Somewhere Jeb! Bush is drowning his tears in his sarsparilla. His beloved Florida, the state that launched a thousand bad ed reform ideas, has tried to roll back one-- the Common Core./ Governor Ron Desantis dispatched a task force to drive a stake through the heart of the unbeloved standards and replaced them with B.E.S.T.-- Benchmarks for Excellent Student Thinking. No, it's not a name whose natural poetry inspires trust.
Ten Selling Points
I haven't ploughed through the entire many-paged actual standards yet. I will. I promise. But for the moment, let's just peruse the state's announcement trumpeting the major Points Of Awesometude, because they are plenty to digest, and they help give an overall impression (spoiler alert:.the impression is that Florida wants to go back several decades in time). There are two Top Ten lists (one for ELA and one for math), but I'm going to stick to the ELA list. Here are the Top Ten reasons that the new ELA standards are BEST. (Get it? Get used to it, because apparently the plan is to milk that BEST thing until all the swampland in Florida is developed.)
edcredible to help do thew work, plus listening tours. The committee member listing has so far evaded me, but given the administrations lack of love for actual public school teachers, I have my doubts here.
2) Skills for Lifelong Learning. This is exceptionally vague. Create great thinkers, communicator and researches. Bolder, brighter future! A booklist. "Skills," it should be noted, is a Common Core buzzword. And foundations for struggling readers. We'll get back to that.
3) Embedded civics. Florida is going to lead the nation in establishing civics literacy, including a civics reading list of foundational documents, with the Constitution introduced in 5th grade. The program will include civic knowledge, historical context, vocabulary, reasoning and debate-- the whole thing will "result in a complete understanding of American history," which, if rue, would put Florida's students ahead of every single adult in the country.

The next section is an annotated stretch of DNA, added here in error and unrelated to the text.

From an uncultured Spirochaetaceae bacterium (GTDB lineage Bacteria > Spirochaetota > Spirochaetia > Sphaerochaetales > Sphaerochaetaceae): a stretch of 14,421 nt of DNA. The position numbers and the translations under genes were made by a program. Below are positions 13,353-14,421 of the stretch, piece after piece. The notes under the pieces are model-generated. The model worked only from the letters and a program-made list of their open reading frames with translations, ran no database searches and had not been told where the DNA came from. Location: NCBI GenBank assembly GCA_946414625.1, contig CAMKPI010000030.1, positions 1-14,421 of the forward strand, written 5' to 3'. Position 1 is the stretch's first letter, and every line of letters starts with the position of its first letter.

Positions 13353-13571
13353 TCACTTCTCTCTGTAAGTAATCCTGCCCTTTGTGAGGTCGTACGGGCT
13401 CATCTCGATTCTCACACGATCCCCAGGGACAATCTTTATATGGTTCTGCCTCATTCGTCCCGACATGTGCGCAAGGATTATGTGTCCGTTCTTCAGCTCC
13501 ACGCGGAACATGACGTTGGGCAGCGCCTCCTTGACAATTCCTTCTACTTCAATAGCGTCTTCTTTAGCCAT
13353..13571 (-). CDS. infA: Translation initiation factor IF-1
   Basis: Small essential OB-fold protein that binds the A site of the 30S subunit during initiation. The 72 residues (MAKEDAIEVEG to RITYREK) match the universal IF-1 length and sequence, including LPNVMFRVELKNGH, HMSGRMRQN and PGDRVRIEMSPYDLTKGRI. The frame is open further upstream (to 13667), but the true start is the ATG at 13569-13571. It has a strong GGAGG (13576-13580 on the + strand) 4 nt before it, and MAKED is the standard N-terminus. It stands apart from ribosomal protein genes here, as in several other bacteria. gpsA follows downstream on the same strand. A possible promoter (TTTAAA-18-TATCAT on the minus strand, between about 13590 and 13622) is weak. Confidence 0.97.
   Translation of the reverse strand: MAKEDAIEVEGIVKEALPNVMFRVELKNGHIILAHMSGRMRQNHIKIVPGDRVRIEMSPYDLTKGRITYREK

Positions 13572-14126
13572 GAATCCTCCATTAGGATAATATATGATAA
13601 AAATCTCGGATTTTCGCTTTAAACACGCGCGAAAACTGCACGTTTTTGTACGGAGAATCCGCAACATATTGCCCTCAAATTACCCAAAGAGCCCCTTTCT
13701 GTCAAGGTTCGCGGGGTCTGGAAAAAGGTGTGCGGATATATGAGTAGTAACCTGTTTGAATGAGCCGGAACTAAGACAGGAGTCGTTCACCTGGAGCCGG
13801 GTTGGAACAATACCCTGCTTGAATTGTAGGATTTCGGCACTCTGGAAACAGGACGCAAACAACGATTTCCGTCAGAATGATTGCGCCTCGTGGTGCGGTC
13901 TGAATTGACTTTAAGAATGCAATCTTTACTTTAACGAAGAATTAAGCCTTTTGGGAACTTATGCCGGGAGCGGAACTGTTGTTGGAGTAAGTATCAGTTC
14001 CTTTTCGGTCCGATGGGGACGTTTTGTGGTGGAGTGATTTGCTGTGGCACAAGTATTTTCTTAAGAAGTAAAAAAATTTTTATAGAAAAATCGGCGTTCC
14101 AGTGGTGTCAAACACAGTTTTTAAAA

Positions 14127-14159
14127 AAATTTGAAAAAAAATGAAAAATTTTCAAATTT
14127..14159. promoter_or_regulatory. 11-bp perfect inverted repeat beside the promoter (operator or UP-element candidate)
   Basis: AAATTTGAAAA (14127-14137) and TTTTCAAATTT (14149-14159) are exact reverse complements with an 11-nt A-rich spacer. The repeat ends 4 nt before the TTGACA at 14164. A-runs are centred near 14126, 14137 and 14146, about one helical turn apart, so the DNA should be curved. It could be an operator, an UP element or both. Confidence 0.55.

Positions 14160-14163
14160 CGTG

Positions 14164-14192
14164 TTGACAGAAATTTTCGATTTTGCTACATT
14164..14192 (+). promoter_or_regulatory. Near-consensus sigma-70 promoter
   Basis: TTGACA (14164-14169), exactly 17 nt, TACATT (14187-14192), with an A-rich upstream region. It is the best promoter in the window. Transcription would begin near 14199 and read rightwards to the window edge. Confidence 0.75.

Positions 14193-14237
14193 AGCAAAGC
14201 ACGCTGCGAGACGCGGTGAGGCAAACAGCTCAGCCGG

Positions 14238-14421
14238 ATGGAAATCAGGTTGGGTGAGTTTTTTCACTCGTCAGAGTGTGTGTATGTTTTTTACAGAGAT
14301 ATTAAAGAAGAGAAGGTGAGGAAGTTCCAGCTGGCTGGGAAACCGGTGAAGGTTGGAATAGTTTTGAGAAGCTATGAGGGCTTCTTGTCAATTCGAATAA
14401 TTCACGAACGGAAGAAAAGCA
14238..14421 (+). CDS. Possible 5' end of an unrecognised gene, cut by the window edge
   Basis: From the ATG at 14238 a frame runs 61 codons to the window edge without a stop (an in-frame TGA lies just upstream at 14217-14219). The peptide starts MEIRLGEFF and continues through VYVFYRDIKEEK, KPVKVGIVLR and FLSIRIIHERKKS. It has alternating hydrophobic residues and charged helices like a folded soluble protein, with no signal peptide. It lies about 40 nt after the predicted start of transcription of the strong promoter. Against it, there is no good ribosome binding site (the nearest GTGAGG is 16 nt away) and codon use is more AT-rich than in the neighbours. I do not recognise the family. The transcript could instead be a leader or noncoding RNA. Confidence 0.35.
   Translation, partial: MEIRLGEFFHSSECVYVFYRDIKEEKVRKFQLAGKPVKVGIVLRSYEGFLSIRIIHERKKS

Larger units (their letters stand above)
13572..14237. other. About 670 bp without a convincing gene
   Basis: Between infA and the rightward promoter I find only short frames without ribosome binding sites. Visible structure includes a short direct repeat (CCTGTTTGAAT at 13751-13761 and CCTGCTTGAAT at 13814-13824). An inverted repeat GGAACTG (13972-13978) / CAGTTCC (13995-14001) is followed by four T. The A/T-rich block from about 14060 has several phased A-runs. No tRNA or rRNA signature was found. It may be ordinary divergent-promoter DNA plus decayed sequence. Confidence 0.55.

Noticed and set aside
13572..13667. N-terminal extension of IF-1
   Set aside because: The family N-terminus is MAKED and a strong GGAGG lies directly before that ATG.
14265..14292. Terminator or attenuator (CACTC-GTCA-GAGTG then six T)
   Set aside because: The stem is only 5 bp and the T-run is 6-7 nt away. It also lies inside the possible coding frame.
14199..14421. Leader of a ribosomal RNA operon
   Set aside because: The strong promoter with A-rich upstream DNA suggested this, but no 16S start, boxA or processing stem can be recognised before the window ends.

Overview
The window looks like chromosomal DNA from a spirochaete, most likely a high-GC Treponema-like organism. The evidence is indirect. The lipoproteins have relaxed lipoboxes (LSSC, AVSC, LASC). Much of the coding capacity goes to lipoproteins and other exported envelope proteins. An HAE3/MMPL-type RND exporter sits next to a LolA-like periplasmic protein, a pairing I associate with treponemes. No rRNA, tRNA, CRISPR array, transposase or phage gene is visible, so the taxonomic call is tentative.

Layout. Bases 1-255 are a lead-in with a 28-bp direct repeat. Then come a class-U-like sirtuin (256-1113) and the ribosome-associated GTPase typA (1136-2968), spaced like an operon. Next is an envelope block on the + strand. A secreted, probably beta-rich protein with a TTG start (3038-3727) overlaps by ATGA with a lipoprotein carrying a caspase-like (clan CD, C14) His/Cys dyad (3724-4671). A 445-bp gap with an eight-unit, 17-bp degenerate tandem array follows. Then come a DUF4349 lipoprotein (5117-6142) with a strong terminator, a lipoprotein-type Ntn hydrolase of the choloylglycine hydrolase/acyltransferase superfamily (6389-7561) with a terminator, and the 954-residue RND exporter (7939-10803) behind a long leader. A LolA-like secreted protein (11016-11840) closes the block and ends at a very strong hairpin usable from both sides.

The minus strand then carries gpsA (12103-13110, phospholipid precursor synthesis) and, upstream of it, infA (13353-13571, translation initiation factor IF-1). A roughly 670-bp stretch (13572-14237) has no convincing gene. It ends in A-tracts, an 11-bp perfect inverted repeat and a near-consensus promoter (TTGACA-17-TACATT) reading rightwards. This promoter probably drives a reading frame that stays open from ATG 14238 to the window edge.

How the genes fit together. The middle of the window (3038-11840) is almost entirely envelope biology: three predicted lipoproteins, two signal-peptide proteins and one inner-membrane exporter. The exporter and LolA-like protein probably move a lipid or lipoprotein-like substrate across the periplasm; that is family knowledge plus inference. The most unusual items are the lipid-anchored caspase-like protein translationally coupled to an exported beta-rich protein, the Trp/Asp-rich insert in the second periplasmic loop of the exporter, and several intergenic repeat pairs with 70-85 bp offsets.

4) Content-rich. With an emphasis on classic literature (I am really waiting for a moment when I am rested and ready to peruse that list, because folks who's lives are built around literature can't decide what the necessary classics are, so when politicians strep in to settle the argument-- well, there's juts no way that can not end badly). The Common Core, they remind us, didn't focus on content, and that was/is indeed a problem, but it also didn't include ominous sentences like this one:
The inclusion of literary content enables students to learn and understand the full concept of cause and effect, the progression of a story, character development, heritage and much more.
5) The Art of Reason and Debate. Rhetoric will be introduced in 6th grade. "This is because it teaches students the art and science of writing," says the promotional material, and I am here to tell you that the "science of writing" is not a thing. Even if you go looking for people purportng to write about it, they are really talking about reading. There is no science of writing.
6) Clear and concise language. These standards are easy to follow and understand, says the promo. The Core was wordy, detailed, and sometimes shoved multiple standards into one standard. Florida's not going to do that. They won't be confusing at all.
7) Cursive writing. Students need it to read the Declaration in its original form. It stimulates the bain in special ways. Fine motor skills. Increased retention. As a side note, this example shows hat BEST calls "benchmark clarifications" which appear to be the standards expressed as specific performance objectives. "Students will..."
8) Foundations for literacy. Florid will enforce by-God phonics. Also reading grade-level texts (including reading them aloud, apparently). And in keeping with the clear and concise language goal, "analyze the impact of various poetic forms on meaning and style," because the science of writing tells us that when you get really concise you might also end up being really vague. And there's a list of works to go with each standard and its benchmarks. What are the odds that BEST will stick with the Common Core philosophy that there's only one correct way to read each work? Also, what are the odds that Florida will scrap its I-can't-type-the-word-stupid-enough third grade reading retention rule?